At the Edge of a War, the U.S. and Iran Appear to Step Back
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WASHINGTON — After the United States and Iran stormed to the edge of a cliff this week, early indications suggest that the two countries apparently have decided they do not want to jump, at least not yet.
With initial battle assessments indicating that no Americans were killed in Iranian strikes on two military bases in Iraq early Wednesday, President Trump may not feel the punch-back-or-lose-face pressure he would have confronted with high troop casualties.
Iran’s foreign minister announced after the attacks that the nation had “concluded proportionate measures” in its retaliation for the killing of the country’s most revered military general in an American drone strike last week.
Mr. Trump, speaking from the White House on Wednesday morning, repeated a pledge to prevent Iran from obtaining a nuclear weapon — but did not order additional use of force. He vowed to impose more sanctions but also said that “the United States is ready to embrace peace with all who seek it.”
But with Iran’s leadership demanding anew that the United States leave the region, it is expected that attacks by Tehran’s proxy forces will continue. Iran’s leadership can also, at a time of its choosing, decide whether to launch additional, asymmetrical strikes, especially cyberattacks, against Western interests. And that could bring both countries back to the edge of the cliff.
There was visible relief among some officials at the Pentagon that the highway to a larger war on which the administration appeared to be speeding may have provided an off-ramp.
For all of the public chest-thumping in the last week, both sides took measures to de-escalate.
Before the strikes on the bases in Iraq, Iran made clear that it would launch retaliatory attacks and that they would come from the official Iranian military, not proxy groups. The United States, for its part, was monitoring Iranian communications and had plenty of time to prepare to protect American troops in Iraq.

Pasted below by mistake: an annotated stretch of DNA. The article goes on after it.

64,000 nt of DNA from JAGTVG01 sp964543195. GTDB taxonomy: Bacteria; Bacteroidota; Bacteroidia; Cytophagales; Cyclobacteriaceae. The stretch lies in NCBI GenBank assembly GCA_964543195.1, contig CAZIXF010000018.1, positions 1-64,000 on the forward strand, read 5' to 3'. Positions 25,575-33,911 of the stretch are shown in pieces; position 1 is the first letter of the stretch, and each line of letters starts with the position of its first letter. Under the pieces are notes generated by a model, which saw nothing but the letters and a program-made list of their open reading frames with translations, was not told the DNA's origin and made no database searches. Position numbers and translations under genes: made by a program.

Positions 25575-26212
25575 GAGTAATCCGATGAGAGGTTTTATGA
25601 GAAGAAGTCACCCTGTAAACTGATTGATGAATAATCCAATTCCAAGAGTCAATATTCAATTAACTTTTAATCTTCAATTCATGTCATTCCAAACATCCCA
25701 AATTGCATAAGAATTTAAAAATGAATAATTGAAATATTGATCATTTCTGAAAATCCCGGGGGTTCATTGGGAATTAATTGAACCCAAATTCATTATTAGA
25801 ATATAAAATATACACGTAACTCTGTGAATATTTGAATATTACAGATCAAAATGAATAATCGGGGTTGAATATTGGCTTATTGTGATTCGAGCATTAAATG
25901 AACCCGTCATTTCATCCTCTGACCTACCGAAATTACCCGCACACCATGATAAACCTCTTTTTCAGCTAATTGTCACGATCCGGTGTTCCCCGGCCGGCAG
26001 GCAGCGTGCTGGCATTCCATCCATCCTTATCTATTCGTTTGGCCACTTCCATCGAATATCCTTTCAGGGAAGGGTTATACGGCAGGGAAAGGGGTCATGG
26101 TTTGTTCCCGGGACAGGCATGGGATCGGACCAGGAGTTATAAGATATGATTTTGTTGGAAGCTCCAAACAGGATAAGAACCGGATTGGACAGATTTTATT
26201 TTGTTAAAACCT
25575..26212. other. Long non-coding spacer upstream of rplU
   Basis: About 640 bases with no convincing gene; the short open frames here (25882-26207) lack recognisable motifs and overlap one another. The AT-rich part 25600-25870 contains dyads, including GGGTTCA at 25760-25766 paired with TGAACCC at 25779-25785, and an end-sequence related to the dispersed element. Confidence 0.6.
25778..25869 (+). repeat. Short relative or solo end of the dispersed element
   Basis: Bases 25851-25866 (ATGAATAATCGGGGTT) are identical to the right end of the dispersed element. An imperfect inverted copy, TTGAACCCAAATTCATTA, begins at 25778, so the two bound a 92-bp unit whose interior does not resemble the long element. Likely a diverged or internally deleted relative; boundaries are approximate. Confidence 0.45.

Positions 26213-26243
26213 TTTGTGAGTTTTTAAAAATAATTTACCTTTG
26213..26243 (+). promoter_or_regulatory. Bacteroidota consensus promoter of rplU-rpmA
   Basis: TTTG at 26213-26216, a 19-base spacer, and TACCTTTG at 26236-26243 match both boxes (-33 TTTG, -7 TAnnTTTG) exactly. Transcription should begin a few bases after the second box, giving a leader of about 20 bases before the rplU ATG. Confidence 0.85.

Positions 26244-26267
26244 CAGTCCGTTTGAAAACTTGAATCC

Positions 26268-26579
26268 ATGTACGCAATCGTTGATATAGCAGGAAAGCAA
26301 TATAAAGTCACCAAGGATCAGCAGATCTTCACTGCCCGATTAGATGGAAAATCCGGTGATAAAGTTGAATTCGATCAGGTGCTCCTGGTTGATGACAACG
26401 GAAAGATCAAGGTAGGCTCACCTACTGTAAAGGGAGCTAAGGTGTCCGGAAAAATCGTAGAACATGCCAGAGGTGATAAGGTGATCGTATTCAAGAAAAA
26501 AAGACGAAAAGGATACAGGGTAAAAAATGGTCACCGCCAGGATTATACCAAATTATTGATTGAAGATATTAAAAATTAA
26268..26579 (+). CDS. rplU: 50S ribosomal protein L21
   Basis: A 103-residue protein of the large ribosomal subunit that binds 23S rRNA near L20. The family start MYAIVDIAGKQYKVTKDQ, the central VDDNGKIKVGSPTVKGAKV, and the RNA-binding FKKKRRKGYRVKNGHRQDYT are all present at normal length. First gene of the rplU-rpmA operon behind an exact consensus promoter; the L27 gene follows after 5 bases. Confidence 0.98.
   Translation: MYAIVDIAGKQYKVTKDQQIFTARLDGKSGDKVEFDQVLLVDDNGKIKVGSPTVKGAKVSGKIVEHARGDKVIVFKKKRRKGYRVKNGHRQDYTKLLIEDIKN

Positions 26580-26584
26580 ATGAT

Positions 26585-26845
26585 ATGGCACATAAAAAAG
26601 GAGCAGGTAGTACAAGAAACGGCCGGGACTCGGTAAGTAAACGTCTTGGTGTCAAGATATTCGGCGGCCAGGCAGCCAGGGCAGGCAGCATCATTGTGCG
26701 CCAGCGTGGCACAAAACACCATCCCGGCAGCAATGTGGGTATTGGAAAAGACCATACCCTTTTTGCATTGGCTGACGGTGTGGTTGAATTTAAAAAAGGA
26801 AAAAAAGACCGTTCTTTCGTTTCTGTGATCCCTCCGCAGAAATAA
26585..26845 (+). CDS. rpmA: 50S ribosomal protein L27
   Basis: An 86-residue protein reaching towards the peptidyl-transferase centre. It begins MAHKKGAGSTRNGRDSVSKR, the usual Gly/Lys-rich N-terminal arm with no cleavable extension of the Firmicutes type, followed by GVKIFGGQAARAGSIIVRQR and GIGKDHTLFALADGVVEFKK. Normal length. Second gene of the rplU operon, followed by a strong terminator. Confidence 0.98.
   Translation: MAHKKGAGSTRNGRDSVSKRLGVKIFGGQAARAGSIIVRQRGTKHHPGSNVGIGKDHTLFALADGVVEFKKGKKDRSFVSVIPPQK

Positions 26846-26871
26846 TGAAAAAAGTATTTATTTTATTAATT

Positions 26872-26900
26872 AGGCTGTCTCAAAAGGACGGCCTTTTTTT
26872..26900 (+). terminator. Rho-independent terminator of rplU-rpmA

By the end of a long night Tuesday, there was a collective exhaling in the Trump administration’s national security apparatus, and officials indicated that they believed things had been contained, for now.
One administration official said the hope now was for de-escalation. “So far, so good,” Mr. Trump said on Twitter.
Though Iranian officials said their military response had ended, American troops in the region continued to fortify their positions in case of another attack, one military officer in Baghdad said.
A war with Iran would look nothing like any conflict this generation has witnessed, national security and military experts say. It would be felt aboard oil tankers making their way through the Strait of Hormuz and at gas stations in Kansas, in hotels and public plazas in Paris, and in the mosques in the United Arab Emirates.
As budget-shattering and far-reaching as the war with Iraq has been, one with Iran would be far worse.
Any assumption that the Iranian people would welcome an American toppling of their government does not take into account the deep pride that many Iranians have in their national identity, an outpouring that has surfaced in the stampede in Iran during Tuesday’s funeral procession for Maj. Gen. Qassim Suleimani, the Iranian military commander killed in an American airstrike last week, experts said. More than 50 people died as millions flooded the streets to mourn him.
“Iranians are nationalistic and would view this as a war being imposed upon them by someone who they see as deliberately picking a fight with them,” said Vali R. Nasr, an Iranian-American and a former senior adviser at the State Department. “And they would support hitting back.”
“伊朗人是民族主义者，他们会认为这是一场强加给他们的战争，是有人故意挑衅他们，”伊朗裔美国人、前国务院高级顾问瓦利·R·纳斯尔(Vali R. Nasr)说。“他们会支持反击。”
Early Wednesday, Iran said it had finished the official hitting-back phase for now.